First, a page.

Born in Romania in a family of actors, he flew to Austria with his mom and brother when he was five. He lived and went to school there until he reached 14, when he moved in the south of Italy. He met his father a few years later, when he arrived in Germany, where he worked for a TV station, followed by a few years in Israel as a camera operator. Alex came back to Bucharest for the first time when he was 23 years old. From 2005 he is living in Bucharest, trying to find a place of his own in the local film industry. I met Mavro one year ago when a mutual friend introduced us – back then, he was in search for a film producer. I found him very cynical, a bit lost and extremely stubborn but so eager to do stuff. He was working on his feature documentary “Caisa” and was looking for some financing and feedback from the outside on his latest draft. I took my time watching his shorts, reading his script and following Caisa’s story and my e-mail took quite a while to reach him, maybe that’s the reason he never answered me back. Even though it left me with some mixed feelings, I always thought of him as a man with great potential and someone I sympathize for no particular reason. I took this interview a few days ago and discovered a confident and slightly more positive man with the same ambition of doing film. An interview about hardships, dreams come true, and how his latest film was brought to life.
This is your second documentary film. How long have you been working on it?
I started working on it five years ago and finished it last spring – we were in a bit of a hurry to release it at TIFF.
Tell me how it all started: from the first idea to the drafts it went through and the major changes that occurred during the evolution of this project.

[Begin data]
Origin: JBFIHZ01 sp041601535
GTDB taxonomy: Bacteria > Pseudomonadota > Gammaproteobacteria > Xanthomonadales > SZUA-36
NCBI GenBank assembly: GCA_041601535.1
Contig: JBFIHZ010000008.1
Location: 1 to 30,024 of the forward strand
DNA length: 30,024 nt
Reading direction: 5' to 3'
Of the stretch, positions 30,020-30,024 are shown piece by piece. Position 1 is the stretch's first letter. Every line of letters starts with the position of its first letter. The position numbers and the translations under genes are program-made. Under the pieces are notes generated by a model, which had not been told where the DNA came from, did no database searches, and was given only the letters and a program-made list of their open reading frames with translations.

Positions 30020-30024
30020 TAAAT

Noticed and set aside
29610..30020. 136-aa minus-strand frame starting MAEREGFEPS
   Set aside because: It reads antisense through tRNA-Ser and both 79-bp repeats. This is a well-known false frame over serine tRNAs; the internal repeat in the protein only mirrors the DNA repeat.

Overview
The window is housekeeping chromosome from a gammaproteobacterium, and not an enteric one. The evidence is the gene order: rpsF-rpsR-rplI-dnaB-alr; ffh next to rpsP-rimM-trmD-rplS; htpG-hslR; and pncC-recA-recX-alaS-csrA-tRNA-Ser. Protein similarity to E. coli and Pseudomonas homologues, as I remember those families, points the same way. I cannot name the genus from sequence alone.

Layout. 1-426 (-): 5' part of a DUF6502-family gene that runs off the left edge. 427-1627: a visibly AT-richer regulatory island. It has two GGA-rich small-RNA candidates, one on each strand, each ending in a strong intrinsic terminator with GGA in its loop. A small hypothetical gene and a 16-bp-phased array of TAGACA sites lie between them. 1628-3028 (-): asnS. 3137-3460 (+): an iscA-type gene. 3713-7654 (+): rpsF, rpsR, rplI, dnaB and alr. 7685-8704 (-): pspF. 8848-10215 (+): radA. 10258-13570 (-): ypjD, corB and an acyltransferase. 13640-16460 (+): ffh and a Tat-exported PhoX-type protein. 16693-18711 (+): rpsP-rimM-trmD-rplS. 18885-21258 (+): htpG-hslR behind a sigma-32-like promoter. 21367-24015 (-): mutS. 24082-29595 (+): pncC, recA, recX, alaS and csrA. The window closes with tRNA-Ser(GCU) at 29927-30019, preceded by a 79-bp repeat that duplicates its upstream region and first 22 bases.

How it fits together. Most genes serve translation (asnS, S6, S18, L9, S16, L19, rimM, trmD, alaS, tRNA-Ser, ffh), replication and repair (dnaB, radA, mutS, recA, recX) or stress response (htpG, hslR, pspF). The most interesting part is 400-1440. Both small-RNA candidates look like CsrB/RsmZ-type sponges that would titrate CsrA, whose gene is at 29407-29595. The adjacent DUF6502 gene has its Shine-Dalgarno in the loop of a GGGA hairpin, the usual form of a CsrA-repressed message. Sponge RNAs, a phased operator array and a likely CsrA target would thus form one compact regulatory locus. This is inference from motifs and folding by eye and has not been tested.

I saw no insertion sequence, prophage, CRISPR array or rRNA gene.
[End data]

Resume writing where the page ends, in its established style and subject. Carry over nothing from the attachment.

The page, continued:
At first, I wanted to make a film about the kid (Caisă) and I draw an ideal script in my mind about what might happen to him – things that did happen eventually: he became a champion and went through several difficulties to get there, so we had all the ingredients to make an “uplifting” observational documentary where this kid escapes the fate predetermined for the social category he was part of. Although I edited it like this, I didn’t like it, it didn’t have enough essence. I went back to the boxing room looking for something else, although I didn’t know exactly what I was looking for. I was always there, they were getting tired of me, and the more I insisted, the more our relationship was falling apart. In my mind, I had already begun to abandon the idea until one day when, after months of giving it a break, I passed by their training session and I was lucky enough that exactly on that day one thing that can be seen in the film happened, which made me see things clearly. That’s when I realized that, actually, the coach is my main character. I ran to get the equipment and I started shooting again, rethinking everything around him. I was lucky to be there that day, otherwise, things wouldn’t have come out right.
Did you want to make this project from the beginning or was it a compromise?
The observational documentary is a film genre that requires a crew that can subtly “infiltrate” the character’s life. Obviously, I would’ve liked to have at least someone to drive the car (laughs) – I did the work of five people just by myself. Now, if money isn’t a problem, there are two ideal cases of team structure: the one where the director shoots and someone else deals with the sound or the one where the director does the sound and has a cameraman with whom he must have a strong communication relationship, since the latter is also a sort of director of the observational documentary film.
Your characters seem very natural to me although they are in front of the camera, and I think it’s one of the film’s strong points. Being just you with them, I don’t think they took the project seriously and it was easier for them to open up. Perhaps if there were more people part of the crew, things would have changed.